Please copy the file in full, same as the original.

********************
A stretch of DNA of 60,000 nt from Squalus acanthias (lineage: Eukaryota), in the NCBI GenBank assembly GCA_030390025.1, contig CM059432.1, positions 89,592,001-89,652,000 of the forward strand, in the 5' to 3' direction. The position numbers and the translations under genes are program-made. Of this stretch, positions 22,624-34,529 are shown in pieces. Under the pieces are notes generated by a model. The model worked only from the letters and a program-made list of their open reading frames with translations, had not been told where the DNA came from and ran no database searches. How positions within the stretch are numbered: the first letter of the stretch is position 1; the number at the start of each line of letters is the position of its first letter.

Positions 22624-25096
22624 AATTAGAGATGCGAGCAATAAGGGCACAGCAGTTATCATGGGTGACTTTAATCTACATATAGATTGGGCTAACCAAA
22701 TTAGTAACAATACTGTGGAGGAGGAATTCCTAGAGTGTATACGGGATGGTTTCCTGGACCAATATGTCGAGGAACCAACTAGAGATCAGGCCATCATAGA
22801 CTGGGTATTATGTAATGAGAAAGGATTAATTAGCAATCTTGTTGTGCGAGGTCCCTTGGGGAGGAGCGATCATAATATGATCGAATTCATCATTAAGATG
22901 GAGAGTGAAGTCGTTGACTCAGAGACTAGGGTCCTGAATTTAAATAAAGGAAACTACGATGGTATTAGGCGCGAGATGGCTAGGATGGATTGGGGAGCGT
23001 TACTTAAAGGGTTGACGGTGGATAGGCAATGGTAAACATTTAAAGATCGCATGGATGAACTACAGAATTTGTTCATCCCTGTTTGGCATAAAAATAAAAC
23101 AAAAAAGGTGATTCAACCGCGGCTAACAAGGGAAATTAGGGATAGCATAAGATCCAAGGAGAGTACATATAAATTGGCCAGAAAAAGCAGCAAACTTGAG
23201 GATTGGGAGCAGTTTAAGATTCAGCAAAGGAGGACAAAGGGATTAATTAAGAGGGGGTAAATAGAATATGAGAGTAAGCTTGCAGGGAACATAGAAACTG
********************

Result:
A stretch of DNA of 60,000 nt from Squalus acanthias (lineage: Eukaryota), in the NCBI GenBank assembly GCA_030390025.1, contig CM059432.1, positions 89,592,001-89,652,000 of the forward strand, in the 5' to 3' direction. The position numbers and the translations under genes are program-made. Of this stretch, positions 22,624-34,529 are shown in pieces. Under the pieces are notes generated by a model. The model worked only from the letters and a program-made list of their open reading frames with translations, had not been told where the DNA came from and ran no database searches. How positions within the stretch are numbered: the first letter of the stretch is position 1; the number at the start of each line of letters is the position of its first letter.

Positions 22624-25096
22624 AATTAGAGATGCGAGCAATAAGGGCACAGCAGTTATCATGGGTGACTTTAATCTACATATAGATTGGGCTAACCAAA
22701 TTAGTAACAATACTGTGGAGGAGGAATTCCTAGAGTGTATACGGGATGGTTTCCTGGACCAATATGTCGAGGAACCAACTAGAGATCAGGCCATCATAGA
22801 CTGGGTATTATGTAATGAGAAAGGATTAATTAGCAATCTTGTTGTGCGAGGTCCCTTGGGGAGGAGCGATCATAATATGATCGAATTCATCATTAAGATG
22901 GAGAGTGAAGTCGTTGACTCAGAGACTAGGGTCCTGAATTTAAATAAAGGAAACTACGATGGTATTAGGCGCGAGATGGCTAGGATGGATTGGGGAGCGT
23001 TACTTAAAGGGTTGACGGTGGATAGGCAATGGTAAACATTTAAAGATCGCATGGATGAACTACAGAATTTGTTCATCCCTGTTTGGCATAAAAATAAAAC
23101 AAAAAAGGTGATTCAACCGCGGCTAACAAGGGAAATTAGGGATAGCATAAGATCCAAGGAGAGTACATATAAATTGGCCAGAAAAAGCAGCAAACTTGAG
23201 GATTGGGAGCAGTTTAAGATTCAGCAAAGGAGGACAAAGGGATTAATTAAGAGGGGGTAAATAGAATATGAGAGTAAGCTTGCAGGGAACATAGAAACTG